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NPR interview: Midcentury Furniture + Grandkid Nostalgia = Modern Trend

I had my 15 minutes 15 seconds of fame last month in an NPR interview with All Things Considered’s Andrea Hsu. She found my blog while researching for a story on the popularity of mid-century modern furniture. I was totally humbled to get to speak with her about why Jason and I are so drawn to home furnishings from the 1950s-60s and why we connect with the values of our grandparents’ generation. Check it out here. It’s just a few minutes long if you listen or you can read the story.

Here’s an excerpt of my What is “MCM?” page (which I think it what caught Andrea’s attention):

In 2007 when Jason and I bought our beloved 1955 atomic ranch, we dove head over heels into mid-century modern design. We love the simplicity, functionality and minimalism; the colors; the low, flat furniture; the unique details; the Danish and Scandinavian influences.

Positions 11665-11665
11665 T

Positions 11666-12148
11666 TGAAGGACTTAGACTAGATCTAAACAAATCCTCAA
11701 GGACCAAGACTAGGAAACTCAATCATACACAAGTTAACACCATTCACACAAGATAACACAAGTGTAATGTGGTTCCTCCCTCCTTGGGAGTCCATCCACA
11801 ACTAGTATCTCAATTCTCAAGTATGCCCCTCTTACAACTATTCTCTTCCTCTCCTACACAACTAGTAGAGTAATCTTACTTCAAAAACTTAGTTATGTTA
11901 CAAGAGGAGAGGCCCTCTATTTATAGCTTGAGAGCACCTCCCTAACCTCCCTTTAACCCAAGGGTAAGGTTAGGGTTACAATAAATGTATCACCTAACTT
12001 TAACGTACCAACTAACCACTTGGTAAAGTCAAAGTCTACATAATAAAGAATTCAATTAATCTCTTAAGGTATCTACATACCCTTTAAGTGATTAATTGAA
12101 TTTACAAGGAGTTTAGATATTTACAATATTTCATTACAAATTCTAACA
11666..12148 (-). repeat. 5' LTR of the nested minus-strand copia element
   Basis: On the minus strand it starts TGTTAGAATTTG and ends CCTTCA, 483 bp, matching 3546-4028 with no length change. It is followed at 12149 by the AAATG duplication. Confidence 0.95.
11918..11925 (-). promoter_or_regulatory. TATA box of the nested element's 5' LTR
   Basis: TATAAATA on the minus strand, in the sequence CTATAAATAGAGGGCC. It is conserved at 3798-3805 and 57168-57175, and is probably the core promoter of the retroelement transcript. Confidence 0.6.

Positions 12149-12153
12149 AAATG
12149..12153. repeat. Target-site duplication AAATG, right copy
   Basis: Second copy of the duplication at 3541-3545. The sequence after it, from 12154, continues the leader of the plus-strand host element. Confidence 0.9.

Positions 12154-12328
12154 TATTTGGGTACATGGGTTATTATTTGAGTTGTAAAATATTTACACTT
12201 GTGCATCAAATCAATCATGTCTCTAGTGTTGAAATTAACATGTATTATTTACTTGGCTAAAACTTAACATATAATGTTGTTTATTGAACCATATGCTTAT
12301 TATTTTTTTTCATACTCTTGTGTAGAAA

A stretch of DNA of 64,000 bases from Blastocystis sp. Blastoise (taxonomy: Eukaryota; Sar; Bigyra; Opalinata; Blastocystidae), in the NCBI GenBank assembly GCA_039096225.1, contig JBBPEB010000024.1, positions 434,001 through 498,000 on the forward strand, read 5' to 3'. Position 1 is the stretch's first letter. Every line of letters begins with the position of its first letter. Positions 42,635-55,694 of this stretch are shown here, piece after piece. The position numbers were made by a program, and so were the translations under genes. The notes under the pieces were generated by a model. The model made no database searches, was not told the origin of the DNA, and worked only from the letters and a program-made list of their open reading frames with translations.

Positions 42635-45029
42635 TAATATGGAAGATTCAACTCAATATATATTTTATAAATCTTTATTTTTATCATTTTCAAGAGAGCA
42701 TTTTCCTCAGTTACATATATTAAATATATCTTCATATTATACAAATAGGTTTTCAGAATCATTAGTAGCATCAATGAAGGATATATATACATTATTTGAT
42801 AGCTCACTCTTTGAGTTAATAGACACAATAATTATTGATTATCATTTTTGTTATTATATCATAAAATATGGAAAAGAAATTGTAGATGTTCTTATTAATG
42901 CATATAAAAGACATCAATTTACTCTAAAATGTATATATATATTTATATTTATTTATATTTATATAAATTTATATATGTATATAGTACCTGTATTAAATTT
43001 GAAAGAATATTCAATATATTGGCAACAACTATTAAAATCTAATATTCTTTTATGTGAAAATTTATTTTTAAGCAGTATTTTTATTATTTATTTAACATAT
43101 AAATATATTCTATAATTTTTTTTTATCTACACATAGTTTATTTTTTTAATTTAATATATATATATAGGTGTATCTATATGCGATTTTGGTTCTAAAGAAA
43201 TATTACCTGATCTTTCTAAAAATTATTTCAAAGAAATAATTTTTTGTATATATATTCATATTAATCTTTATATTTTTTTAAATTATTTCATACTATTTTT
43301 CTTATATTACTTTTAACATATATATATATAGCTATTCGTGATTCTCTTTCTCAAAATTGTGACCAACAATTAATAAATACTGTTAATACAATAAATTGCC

The more we fixed up our house, rifled through thrift stores and bartered with old ladies at estate sales; the more we started thinking about the lives our grandparents and great-grandparents lived half a century ago. We realized that we hold many of the same values: hard work, faith and family first, saving money and buying with cash, fixing things when they break, not wasting anything, watching our consumption, growing our own vegetables, knowing our neighbors, resting on Sundays.

That’s my mid-century modern life the best that I can describe it.

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One Response to NPR interview: Midcentury Furniture + Grandkid Nostalgia = Modern Trend

  1. Instant Mama says:

    How fun. I love hearing the actual voices of people whose “voice” I have only heard on paper. It’s usually different than the voice in my head, but beautiful!

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